From Rosa Parks to George Floyd, the left has reduced complex events to singular images that help its cause. Parks, for example, was a lifelong activist before the bus incident. George Floyd was a massive violent criminal high on meth and fentanyl. The screaming woman in the “Little Rock Nine” photo became close friends with the girl she yelled at, and Jane Roe became an anti-abortion activist, at least for a while. But these details don’t matter. America’s ceaseless leftward march runs on reductive imagery. Poke the right until it bites, snap a picture of it, and use it to win.
The left is now trying to do this with its manufactured image of Daniel Penny’s arrest. It wants us to see a brusk, racist, out-of-control white man finally, thankfully, corrected by the rainbow alliance.
Given that Penny surrendered himself, his photographed perp walk was entirely unnecessary, conducted only for the sake of theater. But not every manufactured image works out the way they want it to.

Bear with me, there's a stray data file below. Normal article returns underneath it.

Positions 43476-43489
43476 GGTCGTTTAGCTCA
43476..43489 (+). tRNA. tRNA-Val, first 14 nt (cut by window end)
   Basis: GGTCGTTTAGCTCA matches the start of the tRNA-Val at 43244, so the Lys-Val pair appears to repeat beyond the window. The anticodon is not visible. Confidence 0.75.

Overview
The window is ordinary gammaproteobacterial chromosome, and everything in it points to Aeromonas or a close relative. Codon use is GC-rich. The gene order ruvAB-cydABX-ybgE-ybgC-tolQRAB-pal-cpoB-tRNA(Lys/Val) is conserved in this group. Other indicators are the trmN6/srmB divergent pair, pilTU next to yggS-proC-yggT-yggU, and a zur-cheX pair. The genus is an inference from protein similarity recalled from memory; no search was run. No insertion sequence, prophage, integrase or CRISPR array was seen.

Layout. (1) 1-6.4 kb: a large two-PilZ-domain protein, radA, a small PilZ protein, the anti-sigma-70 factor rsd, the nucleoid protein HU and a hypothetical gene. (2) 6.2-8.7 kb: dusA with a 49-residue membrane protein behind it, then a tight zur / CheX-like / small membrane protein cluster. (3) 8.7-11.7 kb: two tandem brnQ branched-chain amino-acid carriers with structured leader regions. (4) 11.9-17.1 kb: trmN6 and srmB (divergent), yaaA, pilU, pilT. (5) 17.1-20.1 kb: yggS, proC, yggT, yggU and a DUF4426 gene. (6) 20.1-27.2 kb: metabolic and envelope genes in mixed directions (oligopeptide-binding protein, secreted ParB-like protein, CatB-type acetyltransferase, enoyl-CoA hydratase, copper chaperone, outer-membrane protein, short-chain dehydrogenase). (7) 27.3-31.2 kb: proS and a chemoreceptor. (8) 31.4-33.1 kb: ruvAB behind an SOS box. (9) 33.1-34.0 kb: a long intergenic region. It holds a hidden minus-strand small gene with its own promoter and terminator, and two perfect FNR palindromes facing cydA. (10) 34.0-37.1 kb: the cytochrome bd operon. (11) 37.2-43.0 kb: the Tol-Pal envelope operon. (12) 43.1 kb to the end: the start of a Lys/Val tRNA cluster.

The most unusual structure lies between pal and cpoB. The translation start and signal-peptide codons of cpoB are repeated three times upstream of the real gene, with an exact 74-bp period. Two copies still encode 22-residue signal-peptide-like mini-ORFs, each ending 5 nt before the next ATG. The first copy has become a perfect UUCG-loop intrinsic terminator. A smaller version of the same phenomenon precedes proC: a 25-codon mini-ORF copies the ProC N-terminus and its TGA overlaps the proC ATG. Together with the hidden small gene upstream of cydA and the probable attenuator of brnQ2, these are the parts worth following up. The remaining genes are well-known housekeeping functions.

When Bernie Goetz shot four black subway attackers in the 1980s, the left painted him as a crazed racist, but he became, much to their surprise, a local hero among New Yorkers regardless of race or politics. Liberal DA Robert Morgenthau — a DNC fixture if there ever was one — had to charge him twice to even get an indictment. At trial, the jury acquitted Goetz of everything besides a gun charge, for which he served eight months.
Malcolm Gladwell later identified Goetz as the “tipping point” between hellish 1980s New York and the pinnacle years of the 1990s. Having worked at the Manhattan DA’s office under Morgenthau himself — the same office where Penny’s fate now lies in the hands of Soros-funded DA Alvin Bragg — I can say for certain that the Goetz case serves as a foundational New York myth for cops, prosecutors, and citizens alike. Even as recently as 2017, a Brooklyn DA refused to charge William J. Groomes, who shot and killed a guy on the subway, even though Groomes himself seems to have initiated the conflict. Despite being a working-class victory, the Goetz case is not seen as a Dem win.